After the dark economic events of 2009, 2010 is a brighter year for renewable chemical/industrial biotechnology/green chemistry companies as far as project milestones, investment activities and company exposures are concerned.
More traditional chemical [and petroleum] companies are jumping into the concept of using renewable-based feedstock as alternative to petroleum, as well as expanding investments in chemicals/materials that are used in clean technology platforms such as solar, wind, electric vehicles and biofuels.
My database of start-up companies in the field of renewable-based/industrial biotechnology field have greatly expanded and the green blog is now having a hard time keeping tabs. My focus is still within the US but activities have increasingly spread worldwide especially from Brazil and Asia. There were also news coming from Western Europe but interestingly enough, Brazil and Asia seemed to be more active in the second half of 2010. Several US companies are definitely smacked on the scene on a lot of these increased global activities.
Highlighted bio-based chemicals in 2010 are succinic acid, butanol, acrylic acid, butanediols, propanediols, biodegradable/compostable polymers (e.g. PLA, PHA, starch-based, sugar-based), lactic acid, glycerine, adipic acid, ethanol, glucaric acid, itaconic acid, levulinic, acetyls, furanics...did I miss anything else?
Another strong topics for 2010 are government mandates, chemical restrictions (debated, planned and incoming), subsidies, grants and as always, the need for common definition/labeling on what is green, sustainable, renewable, bio-, and "clean". There are also talks throughout the year on which should be best pursued by start-up renewable chemical companies: drop-in or novel chemicals? I also noticed an increased differentiation between using biotechnology versus thermochemical vs bio/thermo hybrid processing.
I am currently working on an 2010 overview/2011 outlook article on the renewable chemicals market for ICIS Chemical Business and according to several industry players, the funding landscape for 2010 especially during the second half of the year definitely improved. The hard part now (for some companies anyway) is to prove to these investors that they can go beyond pilot phase, be able to form ventures/partnerships with existing well know companies (either in the chemical/feedstock/consumer areas), and start producing in commercial quantities.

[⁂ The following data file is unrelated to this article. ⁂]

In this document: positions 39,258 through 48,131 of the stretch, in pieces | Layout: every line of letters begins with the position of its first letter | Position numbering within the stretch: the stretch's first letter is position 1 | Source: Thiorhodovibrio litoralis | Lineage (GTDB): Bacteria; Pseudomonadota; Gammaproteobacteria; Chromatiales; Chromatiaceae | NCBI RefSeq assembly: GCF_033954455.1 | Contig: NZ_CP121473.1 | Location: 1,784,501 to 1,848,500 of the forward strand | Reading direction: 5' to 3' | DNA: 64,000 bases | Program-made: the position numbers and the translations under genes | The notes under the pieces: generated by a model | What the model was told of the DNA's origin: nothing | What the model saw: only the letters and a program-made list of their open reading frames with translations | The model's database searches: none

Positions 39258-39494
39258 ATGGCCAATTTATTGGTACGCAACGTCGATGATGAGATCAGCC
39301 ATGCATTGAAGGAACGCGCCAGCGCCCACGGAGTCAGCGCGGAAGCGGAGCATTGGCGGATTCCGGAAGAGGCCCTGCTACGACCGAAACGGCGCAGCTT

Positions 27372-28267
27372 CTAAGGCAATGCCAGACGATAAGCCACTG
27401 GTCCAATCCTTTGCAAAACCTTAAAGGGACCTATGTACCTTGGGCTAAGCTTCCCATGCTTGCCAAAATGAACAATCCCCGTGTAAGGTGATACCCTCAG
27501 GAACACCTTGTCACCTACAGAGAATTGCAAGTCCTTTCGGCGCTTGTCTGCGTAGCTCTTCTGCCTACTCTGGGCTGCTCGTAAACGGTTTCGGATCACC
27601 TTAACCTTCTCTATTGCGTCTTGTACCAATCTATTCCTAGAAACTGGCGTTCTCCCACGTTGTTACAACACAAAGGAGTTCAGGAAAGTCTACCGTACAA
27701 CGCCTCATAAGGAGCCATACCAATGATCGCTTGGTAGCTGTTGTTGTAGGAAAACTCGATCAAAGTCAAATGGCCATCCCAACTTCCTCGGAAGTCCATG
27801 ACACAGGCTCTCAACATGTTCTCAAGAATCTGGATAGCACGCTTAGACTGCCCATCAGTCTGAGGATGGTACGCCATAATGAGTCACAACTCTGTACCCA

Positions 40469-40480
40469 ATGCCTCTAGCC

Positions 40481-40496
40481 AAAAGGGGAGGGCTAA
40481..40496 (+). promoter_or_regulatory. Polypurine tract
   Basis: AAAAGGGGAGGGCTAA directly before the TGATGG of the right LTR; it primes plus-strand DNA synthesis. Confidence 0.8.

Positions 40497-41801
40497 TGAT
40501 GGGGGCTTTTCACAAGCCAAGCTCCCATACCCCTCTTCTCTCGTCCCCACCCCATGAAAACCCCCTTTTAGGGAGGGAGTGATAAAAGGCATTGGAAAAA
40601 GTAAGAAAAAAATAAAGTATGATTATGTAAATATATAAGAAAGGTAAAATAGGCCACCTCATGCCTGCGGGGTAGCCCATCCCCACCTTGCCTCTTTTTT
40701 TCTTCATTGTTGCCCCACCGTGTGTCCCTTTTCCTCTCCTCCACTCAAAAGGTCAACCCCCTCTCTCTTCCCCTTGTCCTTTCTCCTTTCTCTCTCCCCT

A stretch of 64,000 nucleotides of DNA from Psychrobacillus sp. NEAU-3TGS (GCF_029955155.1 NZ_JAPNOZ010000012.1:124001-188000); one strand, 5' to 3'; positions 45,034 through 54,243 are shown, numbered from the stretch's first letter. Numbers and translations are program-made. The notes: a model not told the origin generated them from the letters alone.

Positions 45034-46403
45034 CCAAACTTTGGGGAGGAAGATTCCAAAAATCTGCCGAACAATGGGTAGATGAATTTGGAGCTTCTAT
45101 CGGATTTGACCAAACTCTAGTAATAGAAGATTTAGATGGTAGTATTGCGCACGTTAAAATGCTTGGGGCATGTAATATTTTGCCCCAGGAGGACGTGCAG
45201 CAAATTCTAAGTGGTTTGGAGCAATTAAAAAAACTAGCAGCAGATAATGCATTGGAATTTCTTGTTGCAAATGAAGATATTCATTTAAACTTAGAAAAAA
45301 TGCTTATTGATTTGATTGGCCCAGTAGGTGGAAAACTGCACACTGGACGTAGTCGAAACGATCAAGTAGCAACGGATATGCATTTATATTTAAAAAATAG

Legislation, government grants, partnerships and the volatility of crude oil will be closely monitored this year. With the prediction of oil price going above $100/bbl, that will encourage more investors (and customers) to eye the green chemicals field. One industry player noted the growing understanding of investors about the field of renewable/green chemistry, which makes them more open and amenable into financing in renewable chemical companies.
As I've mentioned, legislation is an important driver in further R&D and investing for renewable chemical companies. Certain legislations around the world are already making a impact on the quest to find alternatives especially chemicals that are being smeared thoroughly in the media such as bisphenol-A and phthalates. California's Green Chemistry legislation, Europe's REACH and Renewable Energy Directives (RED), the US EPA's GHG mandates as well as the overahaul of US TSCA (Toxic Chemicals Safety Act) are just some of the big regulatory topics that will be continuously covered this year. Of course, issues on BPA and phthalates will not yet fade away anytime soon.
2011 seems to be a good, exciting year again for green/renewable/sustainable chemistry. As noted on previous annual outlook posts, these are just my amateurish insights and not to be taken (too) seriously. Believe at your own risks - that's my disclaimer for the year ;-)
As closing remarks, here are some of the recent outlooks from various professionals that you might want to take a look into. You might also want to check ICB's Outlook 2011 feature stories this week.
[Photo from the McBreen Group]